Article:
So, Is America’s leadership too old?
And how did we get there?
America’s system of bringing in new politicians starts at the state level, where local politicians run for seats in the state legislature. This provides a “back bench” of politicians who gain experience and advance if they do a good job. A state legislature seat may lead to a state senate seat and then a congressional seat in Washington.
But this system doesn’t work smoothly. Off year elections impact the parties in and out of power. For instance, in 2022, Republicans in local state races will probably win more and Democrats will lose more. Meanwhile, many Democrats are resigning their seats in Congress rather than risk losing in 2022.
However, in 2010, the Mid Term elections devastated the local Democratic Party. Hundreds of potential Democratic politicians lost their seats as a tidal wave voted against Obama.
Rather than rebuild the Democratic Party at the local level, the Democrats focused on maintaining their seats nationally using incumbency and money. The cost to the party, however, was that the Democrats lost several state legislatures that they will be hard pressed to recover.
Incumbency is powerful in reelecting politicians. However, the downside is that it prevents new politicians from coming up.
The other advantage is money, and who has it. Congressional leaders manage to control much of the political money in the system.
Speaker of the House Nancy Pelosi controls “PAC to the Future” a political action committee that controls and doles out tens of millions of dollars. The money helps Democrats win House seats, but also gives Pelosi the influence to remain Speaker of the House.
So, is the United States doomed to look like the Soviet Politburo? No. Note that the current Russian leader, Vladimir Putin, is 69 years old – not young, but a big change from the Soviet days.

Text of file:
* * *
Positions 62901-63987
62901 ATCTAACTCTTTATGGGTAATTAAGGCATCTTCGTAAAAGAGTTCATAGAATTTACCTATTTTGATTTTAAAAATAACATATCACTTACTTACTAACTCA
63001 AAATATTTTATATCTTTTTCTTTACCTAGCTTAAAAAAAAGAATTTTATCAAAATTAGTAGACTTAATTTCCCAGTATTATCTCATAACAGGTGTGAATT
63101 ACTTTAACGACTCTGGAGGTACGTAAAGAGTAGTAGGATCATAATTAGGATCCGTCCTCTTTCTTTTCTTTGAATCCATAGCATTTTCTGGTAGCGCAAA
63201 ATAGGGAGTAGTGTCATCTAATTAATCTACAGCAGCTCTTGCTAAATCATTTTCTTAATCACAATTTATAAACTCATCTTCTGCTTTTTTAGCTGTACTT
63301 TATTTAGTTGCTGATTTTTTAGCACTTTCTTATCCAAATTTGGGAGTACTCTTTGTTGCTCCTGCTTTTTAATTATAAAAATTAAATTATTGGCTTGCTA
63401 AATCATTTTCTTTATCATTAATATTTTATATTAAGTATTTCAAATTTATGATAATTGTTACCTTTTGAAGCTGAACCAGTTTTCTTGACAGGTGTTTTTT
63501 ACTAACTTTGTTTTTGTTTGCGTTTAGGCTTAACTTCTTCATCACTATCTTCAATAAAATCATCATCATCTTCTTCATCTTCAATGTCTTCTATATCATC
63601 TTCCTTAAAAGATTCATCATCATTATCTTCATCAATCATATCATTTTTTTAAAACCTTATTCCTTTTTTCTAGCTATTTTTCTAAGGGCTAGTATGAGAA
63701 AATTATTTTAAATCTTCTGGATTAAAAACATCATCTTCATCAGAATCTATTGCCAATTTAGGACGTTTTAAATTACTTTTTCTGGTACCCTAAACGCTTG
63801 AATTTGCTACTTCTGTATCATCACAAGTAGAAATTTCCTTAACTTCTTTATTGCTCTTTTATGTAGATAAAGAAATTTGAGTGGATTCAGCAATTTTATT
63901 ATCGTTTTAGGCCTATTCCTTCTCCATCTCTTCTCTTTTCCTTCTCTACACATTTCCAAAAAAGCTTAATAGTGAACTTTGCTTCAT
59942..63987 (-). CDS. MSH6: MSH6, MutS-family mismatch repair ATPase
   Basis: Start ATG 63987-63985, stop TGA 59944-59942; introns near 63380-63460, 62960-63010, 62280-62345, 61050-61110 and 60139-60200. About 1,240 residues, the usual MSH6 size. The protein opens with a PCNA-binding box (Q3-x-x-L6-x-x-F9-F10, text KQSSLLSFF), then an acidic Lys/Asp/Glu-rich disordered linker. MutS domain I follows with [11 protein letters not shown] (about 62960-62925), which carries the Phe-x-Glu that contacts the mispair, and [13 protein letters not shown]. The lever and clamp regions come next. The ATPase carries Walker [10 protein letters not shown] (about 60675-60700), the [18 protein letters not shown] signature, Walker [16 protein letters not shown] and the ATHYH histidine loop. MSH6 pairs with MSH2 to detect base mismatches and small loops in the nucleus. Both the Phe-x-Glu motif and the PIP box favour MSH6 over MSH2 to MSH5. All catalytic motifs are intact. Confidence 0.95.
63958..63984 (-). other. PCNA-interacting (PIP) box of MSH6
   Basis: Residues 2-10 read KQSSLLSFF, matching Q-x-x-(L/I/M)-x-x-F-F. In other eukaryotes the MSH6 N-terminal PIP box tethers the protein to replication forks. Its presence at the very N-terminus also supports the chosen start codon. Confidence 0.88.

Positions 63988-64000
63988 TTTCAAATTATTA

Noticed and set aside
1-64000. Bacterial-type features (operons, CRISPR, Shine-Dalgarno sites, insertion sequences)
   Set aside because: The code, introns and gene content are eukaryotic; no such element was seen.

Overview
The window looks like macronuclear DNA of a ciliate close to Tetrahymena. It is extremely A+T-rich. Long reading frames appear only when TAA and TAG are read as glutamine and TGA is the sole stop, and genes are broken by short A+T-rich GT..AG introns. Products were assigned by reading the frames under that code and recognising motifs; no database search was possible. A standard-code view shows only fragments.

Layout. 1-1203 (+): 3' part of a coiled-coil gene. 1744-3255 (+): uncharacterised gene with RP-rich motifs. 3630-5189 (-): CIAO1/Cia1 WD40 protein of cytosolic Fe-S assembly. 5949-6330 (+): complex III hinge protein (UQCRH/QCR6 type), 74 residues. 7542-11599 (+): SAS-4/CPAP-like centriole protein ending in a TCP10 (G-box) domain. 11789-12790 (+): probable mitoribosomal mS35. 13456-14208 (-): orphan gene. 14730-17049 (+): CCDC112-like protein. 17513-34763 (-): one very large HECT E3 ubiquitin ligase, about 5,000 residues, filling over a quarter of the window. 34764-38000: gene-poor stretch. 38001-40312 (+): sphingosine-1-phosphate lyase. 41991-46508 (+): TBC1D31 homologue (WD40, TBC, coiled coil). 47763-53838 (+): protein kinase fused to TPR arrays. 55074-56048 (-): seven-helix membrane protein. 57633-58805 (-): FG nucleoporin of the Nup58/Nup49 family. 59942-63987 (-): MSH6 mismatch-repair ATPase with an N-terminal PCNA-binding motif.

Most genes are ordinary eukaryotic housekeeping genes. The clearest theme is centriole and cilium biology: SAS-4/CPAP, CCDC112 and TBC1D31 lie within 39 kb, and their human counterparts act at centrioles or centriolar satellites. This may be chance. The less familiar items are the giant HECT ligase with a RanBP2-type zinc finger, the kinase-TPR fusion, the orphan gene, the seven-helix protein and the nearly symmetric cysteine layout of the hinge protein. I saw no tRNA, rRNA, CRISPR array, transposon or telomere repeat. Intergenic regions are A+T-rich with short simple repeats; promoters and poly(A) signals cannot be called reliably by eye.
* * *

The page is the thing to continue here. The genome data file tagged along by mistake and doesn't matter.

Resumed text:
The fact is that age is its biggest enemy of an aging leadership. As House Speaker Pelosi gets older, she becomes more vulnerable to sickness, mental problems, and internal opposition.
Pelosi and other elderly Democrats are facing more challenges from a small group of progressive House members called “the Squad.” These include Rep. Alexandria Ocasio-Cortez, Rep Ilhan Omar, Rep. Ayanna Pressley, and Rep. Rashida Tlaib. They have opposed Democratic spending levels and have voted with Republicans to force Pelosi’s hand.
Given the political forces in 2022, there is a good chance that Pelosi will lose her position as Speaker of the House. House Majority leader Hoyer and the majority whip Clyburn are also vulnerable to young, congressmen.
The result is that younger Representatives will naturally come to the fore after the election in 2022.
Although it seems that the aging American leadership is set well into the future, remember that, just like Brezhnev, aging politicians will eventually die. In the meantime, younger politicians like Gorbachev will consolidate power.
And remember how much Soviet and Russian politics changed after Gorbchav came to power,
The current leadership situation is expected to change dramatically in the coming years, especially in 2022 as the sands of time cause even the powerful to fall.